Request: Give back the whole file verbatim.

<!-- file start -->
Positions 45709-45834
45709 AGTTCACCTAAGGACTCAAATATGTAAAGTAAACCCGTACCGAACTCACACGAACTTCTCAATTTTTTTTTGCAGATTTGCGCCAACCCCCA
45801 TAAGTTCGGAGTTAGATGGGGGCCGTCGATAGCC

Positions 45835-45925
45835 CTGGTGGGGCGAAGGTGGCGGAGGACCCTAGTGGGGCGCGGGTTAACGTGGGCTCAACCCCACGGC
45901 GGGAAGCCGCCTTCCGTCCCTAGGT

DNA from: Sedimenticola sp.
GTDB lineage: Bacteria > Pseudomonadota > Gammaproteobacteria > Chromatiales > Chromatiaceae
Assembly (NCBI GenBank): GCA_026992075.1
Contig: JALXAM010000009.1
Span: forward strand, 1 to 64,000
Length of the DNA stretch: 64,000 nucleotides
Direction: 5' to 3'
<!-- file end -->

Positions 45709-45834
45709 AGTTCACCTAAGGACTCAAATATGTAAAGTAAACCCGTACCGAACTCACACGAACTTCTCAATTTTTTTTTGCAGATTTGCGCCAACCCCCA
45801 TAAGTTCGGAGTTAGATGGGGGCCGTCGATAGCC

Positions 45835-45925
45835 CTGGTGGGGCGAAGGTGGCGGAGGACCCTAGTGGGGCGCGGGTTAACGTGGGCTCAACCCCACGGC
45901 GGGAAGCCGCCTTCCGTCCCTAGGT

DNA from: Sedimenticola sp.
GTDB lineage: Bacteria > Pseudomonadota > Gammaproteobacteria > Chromatiales > Chromatiaceae
Assembly (NCBI GenBank): GCA_026992075.1
Contig: JALXAM010000009.1
Span: forward strand, 1 to 64,000
Length of the DNA stretch: 64,000 nucleotides
Direction: 5' to 3'